nunhead-cemeteryImpressive family vaults lining the entrance path at Nunhead
Image: Neville Blackwood, flickr

Brockley and Ladywell’s family vaults comparatively with the poorer graves

I continued along the path taking note of the intertwining theme of nature and history as my attention was drawn to the rows of Plane Trees, various flowers and animal life, wilderness and wildlife conservation areas which interspersed the numerous graves until I was met by a small archway. It was unbeknown to me that this archway marked the entrance to the separate Roman Catholic area of the cemetery. Whilst I could not find information on the date of consecration, the North West Kent Family History Society details that the land was further expanded in 1922-35. Apart from this archway, there is no other physical separation currently existing between the Protestant and Catholic ground. There had been an additional chapel which separately dealt with Catholic burials, however the only existing remains of this chapel now are a few left over bricks possibly as a result of bomb damage to the cemetery during World War II.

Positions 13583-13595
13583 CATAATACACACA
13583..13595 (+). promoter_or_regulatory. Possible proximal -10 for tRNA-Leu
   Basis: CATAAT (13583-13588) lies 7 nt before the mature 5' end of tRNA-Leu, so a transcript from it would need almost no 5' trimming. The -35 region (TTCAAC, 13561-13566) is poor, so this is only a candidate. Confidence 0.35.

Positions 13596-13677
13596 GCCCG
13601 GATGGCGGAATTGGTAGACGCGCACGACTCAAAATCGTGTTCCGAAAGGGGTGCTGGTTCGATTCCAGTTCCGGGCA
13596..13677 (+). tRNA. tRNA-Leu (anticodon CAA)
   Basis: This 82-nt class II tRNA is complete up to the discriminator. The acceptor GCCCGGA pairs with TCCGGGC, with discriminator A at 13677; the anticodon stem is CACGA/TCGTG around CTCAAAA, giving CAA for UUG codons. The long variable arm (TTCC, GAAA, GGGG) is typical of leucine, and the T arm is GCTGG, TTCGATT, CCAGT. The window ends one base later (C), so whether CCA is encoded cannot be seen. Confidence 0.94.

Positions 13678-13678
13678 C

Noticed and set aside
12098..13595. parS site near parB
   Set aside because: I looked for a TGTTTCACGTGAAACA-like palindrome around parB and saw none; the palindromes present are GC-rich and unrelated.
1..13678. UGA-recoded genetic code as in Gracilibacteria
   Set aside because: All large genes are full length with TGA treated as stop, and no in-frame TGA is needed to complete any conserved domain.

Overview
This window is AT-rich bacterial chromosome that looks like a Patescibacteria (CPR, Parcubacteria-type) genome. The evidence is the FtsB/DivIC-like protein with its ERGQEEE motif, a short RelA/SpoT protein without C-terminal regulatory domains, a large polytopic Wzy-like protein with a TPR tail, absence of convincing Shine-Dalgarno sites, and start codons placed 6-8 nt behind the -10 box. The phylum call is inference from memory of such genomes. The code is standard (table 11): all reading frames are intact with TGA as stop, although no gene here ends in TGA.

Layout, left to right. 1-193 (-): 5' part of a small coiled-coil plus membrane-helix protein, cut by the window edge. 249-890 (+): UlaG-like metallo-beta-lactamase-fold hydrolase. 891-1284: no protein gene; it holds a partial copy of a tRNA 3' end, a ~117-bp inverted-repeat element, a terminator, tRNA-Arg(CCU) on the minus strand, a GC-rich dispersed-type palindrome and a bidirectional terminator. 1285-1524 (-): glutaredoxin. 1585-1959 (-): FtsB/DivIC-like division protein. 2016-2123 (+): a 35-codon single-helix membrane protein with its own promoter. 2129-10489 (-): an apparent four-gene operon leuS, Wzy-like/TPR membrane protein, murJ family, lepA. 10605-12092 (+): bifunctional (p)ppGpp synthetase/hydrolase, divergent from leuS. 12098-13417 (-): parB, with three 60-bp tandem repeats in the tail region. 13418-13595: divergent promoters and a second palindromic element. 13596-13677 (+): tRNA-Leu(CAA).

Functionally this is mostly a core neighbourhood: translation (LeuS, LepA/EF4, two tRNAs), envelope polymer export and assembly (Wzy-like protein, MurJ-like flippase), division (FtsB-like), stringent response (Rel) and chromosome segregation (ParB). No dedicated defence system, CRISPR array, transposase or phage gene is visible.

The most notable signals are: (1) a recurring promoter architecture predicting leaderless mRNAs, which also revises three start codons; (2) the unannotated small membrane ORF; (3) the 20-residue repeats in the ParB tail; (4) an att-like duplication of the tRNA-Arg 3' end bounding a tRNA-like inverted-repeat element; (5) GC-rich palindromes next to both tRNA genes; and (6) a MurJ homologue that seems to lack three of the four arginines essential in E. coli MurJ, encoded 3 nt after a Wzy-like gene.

I meandered off the map path for a while towards the Brockley entrance and surprisingly came across the inconspicuous grave of both Rachel and Margaret McMillan. Whilst I was tenuously aware of their connection to Deptford, I had not realised that they were buried in the cemetery despite having walked past their grave dozens of times. I felt that Mrs Holmes would have greatly admired the McMillan sisters work, particularly in their reform contributions centred around the improvement of children’s health through the Open-Air Nursery School and Training Centre opened in 1914 in Deptford, as Holmes was a great advocate for the use of burial-grounds for the public’s benefits. Holmes had even argued for more burial grounds to follow the example of Spa Fields in which a playground for children was set up to prevent burial-grounds falling into disuse whilst providing fresh air for the public’s welfare (Holmes, p278).